Is it just us, or has anyone else eaten more paella over the last few months in Bangkok than the past 10 years combined? The new wave of Spanish restaurants covers region-specific fare (Basque-stye coal-grilled meats, anyone?) and even the sister restaurant of a joint in Madrid.


Best for: Paella and, well arroz

At Arroz (which is Spanish for rice), chef-partner Victor Burgos (previously of Thyme) proudly presents a variety of rice-centric dishes. Think paella (Spanish fried rice cooked in a shallow pan) and arroz meloso (a more brothy form of rice dish), on top of familiar staples like cold cuts (of course, there’s iberico ham), gazpacho soup, croquettes and garlic prawns. Don’t miss the black ink paella with octopus and clams, and the chickpeas and pork stew with brothy paprika rice. To complement the meal, order some Spanish wine from their selection of over 100 bottles.

Sukhumvit Soi 53. See the full details here.

El Tapeo

Best for: Tapas on a budget

This tapas contender is the sister restaurant of Madrid’s 12-year-old El Rinconcito de Juan. That restaurant’s chef, Ruben Gonzalez, teams up with husband-wife duo Manatsanan Charoensuk and Jorge Arnanz to give a three-story space on Soi Thonglor a Spanish makeover through beautiful patterned tiles and yellow accents, and serve authentic flavors. Prices are also cheap for this part of town: small plates start at B130 for the gazpacho and B150 for gambas al ajillo (garlic prawns) and albondigas de cerdo caseras (minced pork meatballs in homemade tomato sauce). More substantial is the arroz negro (imported squid ink paella with seafood), which serves 2-3 people.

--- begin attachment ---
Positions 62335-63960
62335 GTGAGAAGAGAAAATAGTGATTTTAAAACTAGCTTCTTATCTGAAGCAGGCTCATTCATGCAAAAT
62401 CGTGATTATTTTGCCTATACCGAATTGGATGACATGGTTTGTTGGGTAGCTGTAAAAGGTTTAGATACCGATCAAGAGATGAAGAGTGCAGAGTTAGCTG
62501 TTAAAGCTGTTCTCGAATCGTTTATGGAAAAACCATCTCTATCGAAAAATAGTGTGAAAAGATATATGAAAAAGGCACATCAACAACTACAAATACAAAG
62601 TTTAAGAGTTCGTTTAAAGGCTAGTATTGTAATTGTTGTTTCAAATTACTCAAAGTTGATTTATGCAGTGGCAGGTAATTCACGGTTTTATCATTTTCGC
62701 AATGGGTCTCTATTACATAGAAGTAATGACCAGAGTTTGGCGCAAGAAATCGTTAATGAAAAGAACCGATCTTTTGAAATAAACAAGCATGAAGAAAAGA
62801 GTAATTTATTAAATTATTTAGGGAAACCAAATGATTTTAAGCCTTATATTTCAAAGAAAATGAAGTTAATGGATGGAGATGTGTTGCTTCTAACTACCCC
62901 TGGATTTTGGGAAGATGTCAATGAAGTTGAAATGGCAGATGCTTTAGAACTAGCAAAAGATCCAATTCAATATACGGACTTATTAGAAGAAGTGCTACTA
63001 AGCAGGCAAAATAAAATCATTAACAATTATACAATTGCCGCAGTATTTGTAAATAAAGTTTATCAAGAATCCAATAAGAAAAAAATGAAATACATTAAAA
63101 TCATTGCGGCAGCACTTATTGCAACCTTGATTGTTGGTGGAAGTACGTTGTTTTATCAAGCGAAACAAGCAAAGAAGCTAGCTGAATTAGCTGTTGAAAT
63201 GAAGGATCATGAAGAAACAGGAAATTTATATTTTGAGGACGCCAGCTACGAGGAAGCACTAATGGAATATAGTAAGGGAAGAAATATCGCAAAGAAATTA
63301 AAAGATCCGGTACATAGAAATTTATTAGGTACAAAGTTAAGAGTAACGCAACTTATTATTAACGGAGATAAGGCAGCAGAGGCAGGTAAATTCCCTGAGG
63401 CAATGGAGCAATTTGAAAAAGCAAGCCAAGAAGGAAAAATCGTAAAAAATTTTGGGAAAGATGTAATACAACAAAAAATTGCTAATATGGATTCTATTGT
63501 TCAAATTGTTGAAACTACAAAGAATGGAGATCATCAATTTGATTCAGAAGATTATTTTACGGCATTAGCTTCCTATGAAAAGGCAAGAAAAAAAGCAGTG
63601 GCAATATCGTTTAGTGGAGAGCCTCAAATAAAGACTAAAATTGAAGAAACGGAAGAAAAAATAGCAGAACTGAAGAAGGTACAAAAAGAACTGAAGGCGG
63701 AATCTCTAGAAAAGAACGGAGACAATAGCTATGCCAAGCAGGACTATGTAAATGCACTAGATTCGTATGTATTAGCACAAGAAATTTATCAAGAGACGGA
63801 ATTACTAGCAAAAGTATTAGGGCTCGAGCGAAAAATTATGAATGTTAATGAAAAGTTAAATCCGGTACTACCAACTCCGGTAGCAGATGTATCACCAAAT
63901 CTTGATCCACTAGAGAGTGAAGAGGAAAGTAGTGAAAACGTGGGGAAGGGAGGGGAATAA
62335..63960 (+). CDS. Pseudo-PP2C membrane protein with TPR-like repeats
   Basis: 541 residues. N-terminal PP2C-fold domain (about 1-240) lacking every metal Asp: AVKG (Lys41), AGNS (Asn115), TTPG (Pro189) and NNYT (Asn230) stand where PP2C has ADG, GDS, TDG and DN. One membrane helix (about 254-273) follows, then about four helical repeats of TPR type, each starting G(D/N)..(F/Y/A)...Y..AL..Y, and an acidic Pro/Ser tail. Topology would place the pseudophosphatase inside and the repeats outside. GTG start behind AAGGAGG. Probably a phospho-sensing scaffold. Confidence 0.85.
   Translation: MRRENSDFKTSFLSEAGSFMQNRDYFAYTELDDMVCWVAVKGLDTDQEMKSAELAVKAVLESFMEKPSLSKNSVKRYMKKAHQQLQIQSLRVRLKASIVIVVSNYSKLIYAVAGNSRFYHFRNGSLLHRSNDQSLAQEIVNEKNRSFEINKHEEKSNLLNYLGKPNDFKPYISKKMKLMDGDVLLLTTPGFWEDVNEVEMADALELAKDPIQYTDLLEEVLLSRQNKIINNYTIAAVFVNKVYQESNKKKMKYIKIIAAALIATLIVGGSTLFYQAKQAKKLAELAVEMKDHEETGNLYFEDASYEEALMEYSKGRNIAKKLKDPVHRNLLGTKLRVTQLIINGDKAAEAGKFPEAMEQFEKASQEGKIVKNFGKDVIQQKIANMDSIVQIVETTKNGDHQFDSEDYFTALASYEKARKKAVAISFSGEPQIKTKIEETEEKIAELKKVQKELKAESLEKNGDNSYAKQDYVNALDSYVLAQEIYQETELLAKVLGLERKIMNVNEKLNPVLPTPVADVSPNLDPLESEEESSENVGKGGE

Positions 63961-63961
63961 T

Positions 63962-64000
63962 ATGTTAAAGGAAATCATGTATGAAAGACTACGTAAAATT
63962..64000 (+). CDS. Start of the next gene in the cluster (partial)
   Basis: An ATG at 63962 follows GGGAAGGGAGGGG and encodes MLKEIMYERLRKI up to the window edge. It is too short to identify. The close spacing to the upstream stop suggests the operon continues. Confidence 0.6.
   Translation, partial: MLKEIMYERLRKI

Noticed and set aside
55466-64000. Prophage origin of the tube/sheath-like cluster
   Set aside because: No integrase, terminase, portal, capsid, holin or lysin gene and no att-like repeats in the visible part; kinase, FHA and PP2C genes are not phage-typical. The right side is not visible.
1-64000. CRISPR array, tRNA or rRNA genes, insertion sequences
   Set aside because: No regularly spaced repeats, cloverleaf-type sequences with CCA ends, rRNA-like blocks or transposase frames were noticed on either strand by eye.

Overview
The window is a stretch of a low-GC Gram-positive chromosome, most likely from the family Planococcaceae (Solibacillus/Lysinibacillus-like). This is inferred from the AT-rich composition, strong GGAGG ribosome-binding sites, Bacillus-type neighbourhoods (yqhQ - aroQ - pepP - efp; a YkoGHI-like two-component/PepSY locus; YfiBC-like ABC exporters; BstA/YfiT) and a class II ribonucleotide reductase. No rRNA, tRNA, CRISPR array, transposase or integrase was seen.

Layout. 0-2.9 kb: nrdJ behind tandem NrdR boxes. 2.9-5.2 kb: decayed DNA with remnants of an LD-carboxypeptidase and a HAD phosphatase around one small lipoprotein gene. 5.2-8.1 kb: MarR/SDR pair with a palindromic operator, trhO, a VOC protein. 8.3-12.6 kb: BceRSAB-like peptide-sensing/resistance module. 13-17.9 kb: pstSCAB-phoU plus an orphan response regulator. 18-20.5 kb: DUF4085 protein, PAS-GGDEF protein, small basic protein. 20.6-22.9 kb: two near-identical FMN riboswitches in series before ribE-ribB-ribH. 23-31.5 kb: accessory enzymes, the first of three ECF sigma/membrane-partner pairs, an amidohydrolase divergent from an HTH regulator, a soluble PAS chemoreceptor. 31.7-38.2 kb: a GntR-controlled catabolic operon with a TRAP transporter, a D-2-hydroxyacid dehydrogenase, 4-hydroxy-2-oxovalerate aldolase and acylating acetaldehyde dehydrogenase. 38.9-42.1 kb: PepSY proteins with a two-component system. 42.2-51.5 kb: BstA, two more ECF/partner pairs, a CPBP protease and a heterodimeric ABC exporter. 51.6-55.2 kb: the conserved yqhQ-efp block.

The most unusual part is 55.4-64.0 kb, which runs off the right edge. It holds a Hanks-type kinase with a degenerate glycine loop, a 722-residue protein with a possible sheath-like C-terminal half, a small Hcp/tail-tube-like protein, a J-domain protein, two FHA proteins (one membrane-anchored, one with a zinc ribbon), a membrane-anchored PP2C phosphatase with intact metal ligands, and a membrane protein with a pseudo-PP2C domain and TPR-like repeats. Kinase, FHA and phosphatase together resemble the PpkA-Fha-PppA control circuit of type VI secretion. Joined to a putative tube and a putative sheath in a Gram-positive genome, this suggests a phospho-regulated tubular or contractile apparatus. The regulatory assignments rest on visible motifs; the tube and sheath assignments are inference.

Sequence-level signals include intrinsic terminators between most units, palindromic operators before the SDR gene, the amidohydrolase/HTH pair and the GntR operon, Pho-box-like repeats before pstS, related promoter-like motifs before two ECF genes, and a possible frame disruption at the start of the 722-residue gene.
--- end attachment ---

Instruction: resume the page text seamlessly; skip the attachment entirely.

Sukhumvit Soi 55 (Thonglor). See the full details here.

Nan Charcoal Grill

Best for: Basque-style coal-grilled meats
Northern Spain's Basque cuisine of coal-grilled meats takes the center stage in Naradihiwas. In the casual, soft-industrial space, complete with vast windows and some green visions, owner-chef Vimvadee Piyavanich and her team cook up imported meat and local seafood on a charcoal-fired Josper grill. The results give a beautiful smoky, char-grilled aroma to dishes like the Galician-style octopus served with confit potato and the Iberico pork presa (shoulder).
Narathiwas Soi 17. See the full details here.


Best for: Tapas with views
Open House at Central Embassy’s latest arrival does tapas-portioned Spanish dishes with Moorish influence amid beautiful tiles and alfresco views. North African influences are underpinned by a Mediterranean base in Rico’s tapas plates, like hints of cumin in the green chermoula sauce that seasons the roast cauliflower salad with almonds, pickled raisins and confit tomatoes. Spanish ingredients like quince, piquillo pepper, chorizo and manchego cheese play their part in dishes like the charred sous-vide octopus with piquillo pepper, potatoes, chickpea, glazed fennel and pickles, and pan-roasted scallops with cauliflower puree, green apple and Spanish morcilla (blood chorizo). 
Central Embassy, Phloen Chit Rd. See the full details here.


Best for: After-work sangria and small plates

After a couple of years on Sukhumvit Soi 24, Taburete arrived on Sala Daeng right at the end of 2016 where its petite shop-house offers a Catalan-boho moodiness and tapas close to its back-alley Barcelona best. The Thai chef-owner spent 10 years learning her trade in Spain, experience that shows in delicious tapas staples like patatas bravas and croquetas de jamon Iberico—little cheesy flour bombs that we only wish were bigger. Dishes are said to change every few months, with the menu punctuated by specials like a chicken and rice casserole that’s somewhere between a paella and risotto. Taburete’s homespun flavors, B380 pitchers of sangria and outdoor terrace make for an appealing after-work proposition. 

Sala Daeng Rd. See the full details here